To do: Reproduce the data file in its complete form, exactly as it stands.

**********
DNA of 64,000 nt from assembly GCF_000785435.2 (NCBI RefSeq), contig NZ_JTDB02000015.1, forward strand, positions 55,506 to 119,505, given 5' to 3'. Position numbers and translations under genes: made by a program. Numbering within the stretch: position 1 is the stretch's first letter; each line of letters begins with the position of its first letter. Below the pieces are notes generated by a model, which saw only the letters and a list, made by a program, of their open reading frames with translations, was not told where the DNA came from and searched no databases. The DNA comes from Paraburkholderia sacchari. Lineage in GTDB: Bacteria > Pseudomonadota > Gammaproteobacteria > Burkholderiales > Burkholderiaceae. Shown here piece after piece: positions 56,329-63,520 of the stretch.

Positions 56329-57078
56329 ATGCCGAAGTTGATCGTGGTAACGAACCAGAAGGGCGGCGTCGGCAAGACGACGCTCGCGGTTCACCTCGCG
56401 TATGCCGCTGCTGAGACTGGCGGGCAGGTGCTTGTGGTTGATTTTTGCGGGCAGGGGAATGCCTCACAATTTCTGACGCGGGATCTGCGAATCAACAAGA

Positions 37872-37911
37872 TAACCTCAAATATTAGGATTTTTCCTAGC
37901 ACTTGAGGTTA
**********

DNA of 64,000 nt from assembly GCF_000785435.2 (NCBI RefSeq), contig NZ_JTDB02000015.1, forward strand, positions 55,506 to 119,505, given 5' to 3'. Position numbers and translations under genes: made by a program. Numbering within the stretch: position 1 is the stretch's first letter; each line of letters begins with the position of its first letter. Below the pieces are notes generated by a model, which saw only the letters and a list, made by a program, of their open reading frames with translations, was not told where the DNA came from and searched no databases. The DNA comes from Paraburkholderia sacchari. Lineage in GTDB: Bacteria > Pseudomonadota > Gammaproteobacteria > Burkholderiales > Burkholderiaceae. Shown here piece after piece: positions 56,329-63,520 of the stretch.

Positions 56329-57078
56329 ATGCCGAAGTTGATCGTGGTAACGAACCAGAAGGGCGGCGTCGGCAAGACGACGCTCGCGGTTCACCTCGCG
56401 TATGCCGCTGCTGAGACTGGCGGGCAGGTGCTTGTGGTTGATTTTTGCGGGCAGGGGAATGCCTCACAATTTCTGACGCGGGATCTGCGAATCAACAAGA

Positions 37872-37911
37872 TAACCTCAAATATTAGGATTTTTCCTAGC
37901 ACTTGAGGTTA